Game Development Stack Exchange is a question and answer site for professional and independent game developers. Join them; it only takes a minute:

Sign up
Here's how it works:
  1. Anybody can ask a question
  2. Anybody can answer
  3. The best answers are voted up and rise to the top

I'm building a very basic quizz type of php/mysql/ajax game.

At this stage I'm thinking about the DB design, and specifically how to score results, I've two options in my mind. But cannot decide which one is better (being self taught. mostly by doing things, I have no idea what are best practices or what can be useful or not.)

So, I've 3 tables:

  1. Users -> contains: user_id, user_name, user_pass, user_score
  2. Quizz -> contains: quizz_id, quizz_answer, quizz_question, quizz_value
  3. Results -> this is the one I'm debating. Should I keep user results in a separate table and have it like: result_id, result_user_id, result_quizz_id, result_score Or simply include results for user inside users table under user_results and save it as array of answered quizz_ids

I'm debating if it is good practice to have separate results table or not. If I've it separately it means 10K users can easily create 10K*100 results rows. On the other hand array in user_results can become to contain 100 keys.

Performance wise, and taking into consideration good practices, which way is better?

Can mysql handle 10K*100 row lookups constantly on the bases of user_ID? Or is it wiser to just explode array from user_results column?

share|improve this question

closed as off topic by bummzack, Nate, Le Comte du Merde-fou, Byte56, Trevor Powell Mar 16 '13 at 0:33

Questions on Game Development Stack Exchange are expected to relate to game development within the scope defined by the community. Consider editing the question or leaving comments for improvement if you believe the question can be reworded to fit within the scope. Read more about reopening questions here.If this question can be reworded to fit the rules in the help center, please edit the question.

up vote 4 down vote accepted

Let my explain, why you should definitely add your results as a separate relation-table and why having a string of IDs inside the user table is "wrong":

First of all, try to look at the database as a separate sub-system. The sub-system should be self-contained. So if you have a table Users and Quizz and there's a relation between the two (eg. user have multiple or one results per quiz), then this should be reflected in your database design.

Why? Most importantly, it allows you to work with the Database outside of your application code. If you leave it up to your application to make the relation between Users and Quizz, then you're severely limiting the usefulness of the database itself. You won't be able to use any other tool (eg. directly querying your database for these relations) without re-implementing or re-applying that logic you used in your application.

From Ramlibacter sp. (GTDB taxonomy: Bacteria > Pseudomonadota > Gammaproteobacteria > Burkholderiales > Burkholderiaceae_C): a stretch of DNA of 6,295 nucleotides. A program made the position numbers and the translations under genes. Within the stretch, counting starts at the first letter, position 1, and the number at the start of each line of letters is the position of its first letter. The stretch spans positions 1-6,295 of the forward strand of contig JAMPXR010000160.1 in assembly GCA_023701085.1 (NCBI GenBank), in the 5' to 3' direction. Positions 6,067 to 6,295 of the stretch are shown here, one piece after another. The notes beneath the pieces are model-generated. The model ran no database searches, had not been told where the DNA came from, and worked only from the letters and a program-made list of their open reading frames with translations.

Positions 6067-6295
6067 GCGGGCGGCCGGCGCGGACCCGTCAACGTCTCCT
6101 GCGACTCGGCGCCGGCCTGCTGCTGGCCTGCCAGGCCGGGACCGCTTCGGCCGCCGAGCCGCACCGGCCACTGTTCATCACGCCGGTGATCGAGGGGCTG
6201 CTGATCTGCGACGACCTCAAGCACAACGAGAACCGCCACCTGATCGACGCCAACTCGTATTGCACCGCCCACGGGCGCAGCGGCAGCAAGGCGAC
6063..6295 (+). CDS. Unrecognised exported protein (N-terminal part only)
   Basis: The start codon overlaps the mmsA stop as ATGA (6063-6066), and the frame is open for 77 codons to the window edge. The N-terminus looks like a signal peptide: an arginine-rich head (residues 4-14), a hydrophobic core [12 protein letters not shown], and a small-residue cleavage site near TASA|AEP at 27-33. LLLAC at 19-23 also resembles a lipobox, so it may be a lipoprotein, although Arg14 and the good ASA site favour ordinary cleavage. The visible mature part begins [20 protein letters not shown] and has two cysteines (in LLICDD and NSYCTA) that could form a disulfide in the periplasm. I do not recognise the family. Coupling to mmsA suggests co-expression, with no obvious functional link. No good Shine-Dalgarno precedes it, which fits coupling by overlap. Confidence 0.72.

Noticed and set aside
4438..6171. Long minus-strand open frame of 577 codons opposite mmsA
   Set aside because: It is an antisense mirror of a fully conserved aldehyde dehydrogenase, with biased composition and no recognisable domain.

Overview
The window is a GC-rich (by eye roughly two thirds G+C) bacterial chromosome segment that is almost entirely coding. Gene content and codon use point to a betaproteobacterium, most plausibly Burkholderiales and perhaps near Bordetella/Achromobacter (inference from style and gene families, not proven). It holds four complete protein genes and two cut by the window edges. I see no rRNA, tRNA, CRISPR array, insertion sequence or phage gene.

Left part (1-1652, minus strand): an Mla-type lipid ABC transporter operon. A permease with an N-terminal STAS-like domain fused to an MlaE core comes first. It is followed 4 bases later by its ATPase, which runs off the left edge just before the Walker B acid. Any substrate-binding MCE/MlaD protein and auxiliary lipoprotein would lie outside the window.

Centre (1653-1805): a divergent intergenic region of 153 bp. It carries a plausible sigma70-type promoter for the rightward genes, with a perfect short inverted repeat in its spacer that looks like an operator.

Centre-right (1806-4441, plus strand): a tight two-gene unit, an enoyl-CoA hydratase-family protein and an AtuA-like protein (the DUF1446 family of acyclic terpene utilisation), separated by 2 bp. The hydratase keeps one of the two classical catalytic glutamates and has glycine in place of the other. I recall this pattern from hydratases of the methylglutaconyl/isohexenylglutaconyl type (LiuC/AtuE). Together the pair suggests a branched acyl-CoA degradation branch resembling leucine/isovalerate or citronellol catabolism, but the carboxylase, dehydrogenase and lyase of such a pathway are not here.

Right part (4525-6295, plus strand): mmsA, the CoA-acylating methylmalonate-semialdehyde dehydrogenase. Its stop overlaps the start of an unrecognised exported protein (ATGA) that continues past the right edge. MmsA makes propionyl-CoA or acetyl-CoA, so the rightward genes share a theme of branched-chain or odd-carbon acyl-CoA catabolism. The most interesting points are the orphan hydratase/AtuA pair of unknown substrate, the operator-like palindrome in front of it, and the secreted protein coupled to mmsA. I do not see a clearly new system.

Having your Results stored in the Users table can also limit performance if you have to implement DB locking (which might be necessary with lots of concurrent users).

Also be aware that you're about to perform premature optimization. Databases are already heavily optimized and can handle thousands and millions of rows. Without identifying the database as a bottle-neck, there's no reason to deviate from good practice. I highly doubt that querying the user table, splitting the IDs to an array and then querying the Quizz table with these IDs individually is going to be any faster than what the DB would do for you with some simple JOIN statements.

If you're interested in the topic, you might want to read up on Database normalization. There's another candidate in your design that might be off, which is the user_score column in your Users table. I suspect that this is a running total of all result scores? If yes, you should get that with a query from your results instead:

SELECT SUM(result_score) FROM Results WHERE result_user_id = <yourUserID>
share|improve this answer
Perfect, very informative, thank you for taking time to write this up. I've a better idea now how to make DB :) – Sandro Dzneladze Mar 7 '13 at 6:18

If I remember my database design 101; long tables are always preferable to wide tables.

Essentially, a million rows isn't really anything even close to a big deal for a relational database; even 10 million shouldn't really make MySQL sweat.

This also comes back to design: the results shouldn't be on the user table, because they are not part of the user, but a property of the user.

share|improve this answer
+1. I wonder why this is even a question. Storing results as comma separated values in the user table is just plain wrong. Then you could just as well skip the database entirely and use a text-file.. – bummzack Mar 6 '13 at 9:14
@bummzack: I'm thinking he is thinking separate rows. :P – Williham Totland Mar 6 '13 at 9:39
"Or simply include results for user inside users table under user_results and save it as array of answered quizz_ids" and "Or is it wiser to just explode array from user_results column?" made me think otherwise. Either way is a bad idea though. – bummzack Mar 6 '13 at 9:45
Thank you for explaining it to me. I had a hunch having a separate table for results was the best way to go... but I wanted to know why. As for @bummzack it might not be obvious to hobby programmers... just plain wrong is not an explanation either. – Sandro Dzneladze Mar 6 '13 at 11:28
@SandroDzneladze I'm sorry, that was indeed a bit out of line and not really helpful. I tried to explain it in a separate answer. – bummzack Mar 6 '13 at 15:26

Not the answer you're looking for? Browse other questions tagged or ask your own question.